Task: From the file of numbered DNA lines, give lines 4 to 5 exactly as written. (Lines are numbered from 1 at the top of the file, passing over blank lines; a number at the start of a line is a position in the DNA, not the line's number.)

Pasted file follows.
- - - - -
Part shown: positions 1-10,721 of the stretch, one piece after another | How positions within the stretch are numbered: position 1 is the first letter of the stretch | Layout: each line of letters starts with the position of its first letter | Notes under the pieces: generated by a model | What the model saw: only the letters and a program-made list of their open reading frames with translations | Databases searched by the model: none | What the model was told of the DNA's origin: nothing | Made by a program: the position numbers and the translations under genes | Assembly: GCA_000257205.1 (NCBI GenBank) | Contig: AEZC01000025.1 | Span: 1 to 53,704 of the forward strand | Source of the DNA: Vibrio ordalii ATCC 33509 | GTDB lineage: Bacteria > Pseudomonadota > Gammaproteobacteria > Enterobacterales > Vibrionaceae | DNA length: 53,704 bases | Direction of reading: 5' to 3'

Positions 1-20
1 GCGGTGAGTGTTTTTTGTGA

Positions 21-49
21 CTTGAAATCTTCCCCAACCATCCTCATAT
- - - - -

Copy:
Positions 21-49
21 CTTGAAATCTTCCCCAACCATCCTCATAT